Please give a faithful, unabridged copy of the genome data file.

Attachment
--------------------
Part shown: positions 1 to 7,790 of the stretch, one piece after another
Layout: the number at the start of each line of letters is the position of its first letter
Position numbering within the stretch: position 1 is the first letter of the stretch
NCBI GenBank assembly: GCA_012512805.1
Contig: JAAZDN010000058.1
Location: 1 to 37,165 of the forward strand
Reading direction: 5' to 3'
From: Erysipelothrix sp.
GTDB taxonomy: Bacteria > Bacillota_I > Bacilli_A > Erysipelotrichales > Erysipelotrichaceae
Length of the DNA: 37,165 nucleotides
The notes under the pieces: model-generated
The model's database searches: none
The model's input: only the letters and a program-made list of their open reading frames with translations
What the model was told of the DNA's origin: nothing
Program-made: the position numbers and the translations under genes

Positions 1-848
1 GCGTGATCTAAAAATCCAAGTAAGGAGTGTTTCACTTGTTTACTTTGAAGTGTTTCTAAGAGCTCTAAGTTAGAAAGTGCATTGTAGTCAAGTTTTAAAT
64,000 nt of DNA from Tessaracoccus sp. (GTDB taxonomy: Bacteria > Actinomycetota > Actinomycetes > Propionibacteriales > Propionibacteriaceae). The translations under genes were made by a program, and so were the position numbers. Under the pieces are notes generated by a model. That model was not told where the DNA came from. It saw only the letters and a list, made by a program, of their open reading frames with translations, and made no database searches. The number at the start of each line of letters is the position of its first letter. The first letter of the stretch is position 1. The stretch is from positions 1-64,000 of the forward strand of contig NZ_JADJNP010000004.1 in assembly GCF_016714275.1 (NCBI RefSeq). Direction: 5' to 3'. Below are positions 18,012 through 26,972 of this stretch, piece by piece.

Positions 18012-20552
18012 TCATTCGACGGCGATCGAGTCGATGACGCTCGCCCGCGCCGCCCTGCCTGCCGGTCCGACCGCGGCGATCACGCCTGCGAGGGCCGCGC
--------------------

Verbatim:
Part shown: positions 1 to 7,790 of the stretch, one piece after another
Layout: the number at the start of each line of letters is the position of its first letter
Position numbering within the stretch: position 1 is the first letter of the stretch
NCBI GenBank assembly: GCA_012512805.1
Contig: JAAZDN010000058.1
Location: 1 to 37,165 of the forward strand
Reading direction: 5' to 3'
From: Erysipelothrix sp.
GTDB taxonomy: Bacteria > Bacillota_I > Bacilli_A > Erysipelotrichales > Erysipelotrichaceae
Length of the DNA: 37,165 nucleotides
The notes under the pieces: model-generated
The model's database searches: none
The model's input: only the letters and a program-made list of their open reading frames with translations
What the model was told of the DNA's origin: nothing
Program-made: the position numbers and the translations under genes

Positions 1-848
1 GCGTGATCTAAAAATCCAAGTAAGGAGTGTTTCACTTGTTTACTTTGAAGTGTTTCTAAGAGCTCTAAGTTAGAAAGTGCATTGTAGTCAAGTTTTAAAT
64,000 nt of DNA from Tessaracoccus sp. (GTDB taxonomy: Bacteria > Actinomycetota > Actinomycetes > Propionibacteriales > Propionibacteriaceae). The translations under genes were made by a program, and so were the position numbers. Under the pieces are notes generated by a model. That model was not told where the DNA came from. It saw only the letters and a list, made by a program, of their open reading frames with translations, and made no database searches. The number at the start of each line of letters is the position of its first letter. The first letter of the stretch is position 1. The stretch is from positions 1-64,000 of the forward strand of contig NZ_JADJNP010000004.1 in assembly GCF_016714275.1 (NCBI RefSeq). Direction: 5' to 3'. Below are positions 18,012 through 26,972 of this stretch, piece by piece.

Positions 18012-20552
18012 TCATTCGACGGCGATCGAGTCGATGACGCTCGCCCGCGCCGCCCTGCCTGCCGGTCCGACCGCGGCGATCACGCCTGCGAGGGCCGCGC